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HomeEconomyCOVID-19 vaccines prevented 20 million deaths worldwide in first year of rollout,...
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COVID-19 vaccines prevented 20 million deaths worldwide in first year of rollout, study finds MPNRC

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A study published in The Lancet said that COVID-19 vaccines are estimated to prevent 20 million deaths worldwide in the first year of vaccine rollout.

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It said the vaccines reduced potential global mortality during the pandemic by more than half in the year following their implementation.

Claimed as the first modeling study to measure the impact of COVID-19 vaccines globally, it was estimated that 19.8 million (1.98 crore) out of a possible 31.4 million (3.14 crore) deaths would have occurred after the introduction of vaccines. The latter was stopped in the first year. , The time period is from December 8, 2020 to December 8, 2021.

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According to the study, which is based on data from 185 countries and territories, high- and upper-middle income countries prevented the most deaths, highlighting inequalities in access to vaccines around the world.

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It said that another 599,300 deaths could have been avoided if the World Health Organization’s target of immunizing 40% of the population in every country by the end of 2021 had been met.

“If the targets set by WHO had been achieved, we estimate that an estimated 1 in 5 lives due to COVID-19 in low-income countries could have been prevented,” it said.

It is claimed to be the first study to assess direct and indirect deaths as a result of COVID-19 vaccination, using COVID-19 death records and total additional deaths from each country (or estimated Official data was not available).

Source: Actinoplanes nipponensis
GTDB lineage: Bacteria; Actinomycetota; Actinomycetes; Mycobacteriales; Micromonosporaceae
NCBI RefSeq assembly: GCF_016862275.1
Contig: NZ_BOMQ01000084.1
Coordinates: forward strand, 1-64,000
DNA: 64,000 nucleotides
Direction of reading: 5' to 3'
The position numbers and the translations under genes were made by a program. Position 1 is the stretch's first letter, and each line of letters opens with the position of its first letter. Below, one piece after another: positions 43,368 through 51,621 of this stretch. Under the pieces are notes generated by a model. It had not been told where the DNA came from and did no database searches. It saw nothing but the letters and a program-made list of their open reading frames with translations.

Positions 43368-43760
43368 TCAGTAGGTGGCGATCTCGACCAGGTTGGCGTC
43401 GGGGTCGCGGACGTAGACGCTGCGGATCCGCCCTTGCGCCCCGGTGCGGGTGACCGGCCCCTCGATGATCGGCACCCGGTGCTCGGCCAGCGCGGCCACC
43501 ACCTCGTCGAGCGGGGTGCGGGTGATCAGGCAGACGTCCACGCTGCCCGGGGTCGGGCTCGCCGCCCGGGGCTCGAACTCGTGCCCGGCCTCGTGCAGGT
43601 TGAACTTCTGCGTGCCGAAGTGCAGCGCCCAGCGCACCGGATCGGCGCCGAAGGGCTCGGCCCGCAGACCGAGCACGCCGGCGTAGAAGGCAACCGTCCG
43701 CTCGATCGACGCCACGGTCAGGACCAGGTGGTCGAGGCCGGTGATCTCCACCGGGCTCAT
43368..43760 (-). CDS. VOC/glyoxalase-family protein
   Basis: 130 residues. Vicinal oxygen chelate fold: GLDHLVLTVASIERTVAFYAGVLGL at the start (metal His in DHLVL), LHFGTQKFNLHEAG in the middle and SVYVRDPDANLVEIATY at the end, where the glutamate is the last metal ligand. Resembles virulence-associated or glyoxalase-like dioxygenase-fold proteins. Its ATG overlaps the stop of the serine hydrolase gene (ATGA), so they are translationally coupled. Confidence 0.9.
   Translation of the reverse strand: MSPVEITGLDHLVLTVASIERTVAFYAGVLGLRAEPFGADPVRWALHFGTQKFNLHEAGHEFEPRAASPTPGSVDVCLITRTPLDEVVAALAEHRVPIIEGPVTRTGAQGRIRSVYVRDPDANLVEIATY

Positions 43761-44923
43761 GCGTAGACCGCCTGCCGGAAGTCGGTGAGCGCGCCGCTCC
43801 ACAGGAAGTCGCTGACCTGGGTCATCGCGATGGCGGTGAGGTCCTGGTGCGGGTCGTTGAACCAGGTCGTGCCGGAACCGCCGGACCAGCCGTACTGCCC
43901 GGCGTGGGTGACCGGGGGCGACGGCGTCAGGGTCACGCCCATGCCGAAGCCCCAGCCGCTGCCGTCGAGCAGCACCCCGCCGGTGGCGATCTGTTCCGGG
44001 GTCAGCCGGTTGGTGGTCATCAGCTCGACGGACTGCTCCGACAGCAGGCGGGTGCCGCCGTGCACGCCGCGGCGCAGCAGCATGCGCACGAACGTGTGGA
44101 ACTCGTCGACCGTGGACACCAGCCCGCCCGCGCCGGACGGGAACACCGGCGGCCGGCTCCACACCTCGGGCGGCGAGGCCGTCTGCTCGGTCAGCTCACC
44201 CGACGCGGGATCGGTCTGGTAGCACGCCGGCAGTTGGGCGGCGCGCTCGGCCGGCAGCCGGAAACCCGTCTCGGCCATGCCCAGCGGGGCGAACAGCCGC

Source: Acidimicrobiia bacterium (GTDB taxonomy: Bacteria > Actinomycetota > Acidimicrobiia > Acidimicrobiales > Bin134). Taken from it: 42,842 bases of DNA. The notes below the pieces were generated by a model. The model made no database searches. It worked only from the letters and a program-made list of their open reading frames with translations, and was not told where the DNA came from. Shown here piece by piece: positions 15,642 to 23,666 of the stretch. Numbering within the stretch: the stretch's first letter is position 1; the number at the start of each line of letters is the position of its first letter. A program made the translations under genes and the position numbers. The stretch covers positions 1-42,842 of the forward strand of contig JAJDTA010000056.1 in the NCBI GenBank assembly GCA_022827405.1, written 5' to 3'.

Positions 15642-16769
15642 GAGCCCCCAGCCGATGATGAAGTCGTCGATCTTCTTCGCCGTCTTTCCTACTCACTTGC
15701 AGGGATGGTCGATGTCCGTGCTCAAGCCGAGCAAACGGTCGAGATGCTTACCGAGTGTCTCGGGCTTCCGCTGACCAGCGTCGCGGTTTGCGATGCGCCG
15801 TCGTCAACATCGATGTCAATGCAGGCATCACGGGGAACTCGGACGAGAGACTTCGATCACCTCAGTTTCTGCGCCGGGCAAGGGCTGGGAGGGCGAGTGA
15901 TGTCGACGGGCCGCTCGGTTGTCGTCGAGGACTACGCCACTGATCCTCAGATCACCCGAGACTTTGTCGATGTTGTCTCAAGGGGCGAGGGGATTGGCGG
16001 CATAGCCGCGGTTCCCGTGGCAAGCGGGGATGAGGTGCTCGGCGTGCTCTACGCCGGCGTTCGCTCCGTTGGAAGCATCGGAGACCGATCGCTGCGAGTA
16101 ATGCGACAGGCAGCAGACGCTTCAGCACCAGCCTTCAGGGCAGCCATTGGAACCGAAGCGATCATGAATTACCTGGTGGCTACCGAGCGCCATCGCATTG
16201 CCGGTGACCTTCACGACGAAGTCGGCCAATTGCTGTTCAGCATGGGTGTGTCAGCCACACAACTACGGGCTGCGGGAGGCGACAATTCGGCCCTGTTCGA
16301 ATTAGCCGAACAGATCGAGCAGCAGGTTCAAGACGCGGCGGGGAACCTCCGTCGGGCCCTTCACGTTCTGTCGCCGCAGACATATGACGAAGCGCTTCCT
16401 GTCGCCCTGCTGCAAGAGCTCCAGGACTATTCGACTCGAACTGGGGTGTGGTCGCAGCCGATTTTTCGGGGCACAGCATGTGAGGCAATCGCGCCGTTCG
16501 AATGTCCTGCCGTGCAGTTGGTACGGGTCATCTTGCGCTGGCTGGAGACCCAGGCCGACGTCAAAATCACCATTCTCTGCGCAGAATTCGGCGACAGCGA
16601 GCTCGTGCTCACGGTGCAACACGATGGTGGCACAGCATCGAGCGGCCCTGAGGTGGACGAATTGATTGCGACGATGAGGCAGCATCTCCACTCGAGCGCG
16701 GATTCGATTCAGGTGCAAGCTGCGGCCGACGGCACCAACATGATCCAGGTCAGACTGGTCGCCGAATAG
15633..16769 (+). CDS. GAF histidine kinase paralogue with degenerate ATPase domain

“Our findings provide the most complete assessment to date of the remarkable global impact of vaccination on the COVID-19 pandemic,” said study lead author Dr Oliver Watson, from Imperial College London.

“An estimated 20 million deaths were prevented in the first year after vaccination, with approximately 7.5 million deaths prevented in countries covered by the COVID-19 Vaccine Access Initiative (COVAX).”

Vaccines saved millions of lives

The team of researchers, statisticians and mathematicians found that based on officially recorded COVID-19 deaths, an estimated 18.1 million deaths would have occurred during the study period if vaccination had not been implemented.

Of these, the model estimates that vaccination has prevented 14.4 million deaths, representing a reduction of 79% globally.

These findings do not account for the under-reporting of COVID-19 deaths, which is common in low-income countries.

Meanwhile, the team did another analysis based on the total additional deaths during the same time period. They found that COVID-19 vaccination prevented an estimated 19.8 million deaths out of a total of 31.4 million possible deaths that would have occurred without vaccination, a 63% reduction.

How was the study done?

Despite the incredible pace of vaccine roll-out around the world, there have been over 3.5 million COVID-19 deaths since the first vaccine was introduced in December 2020.

Several studies have sought to estimate the impact of vaccination during pandemics. These studies have focused on specific regions, such as individual countries, states, or cities.

However, the latest study is the first to estimate the impact of COVID-19 vaccination globally and the first to assess the number of direct and indirect deaths.

To estimate the impact of global immunization programmes, the press release said, the researchers used an established model of COVID-19 transmission using country-level data for officially recorded COVID-19 deaths. . However, China was not included in the analysis due to its large population and very strict lockdown measures, which (the study said) would skew the findings.

“For under-reporting of deaths in countries with weak surveillance systems, they conducted a separate analysis based on the number of recorded deaths higher than expected during the same time period.”

Where official figures were not available, the team used estimates of all-cause mortality. These analyzes were compared to an alternative hypothetical scenario in which no vaccine was given.

The model accounted for variations in vaccination rates between countries, as well as differences in vaccine efficacy in each country based on the types of vaccines used primarily in those regions.

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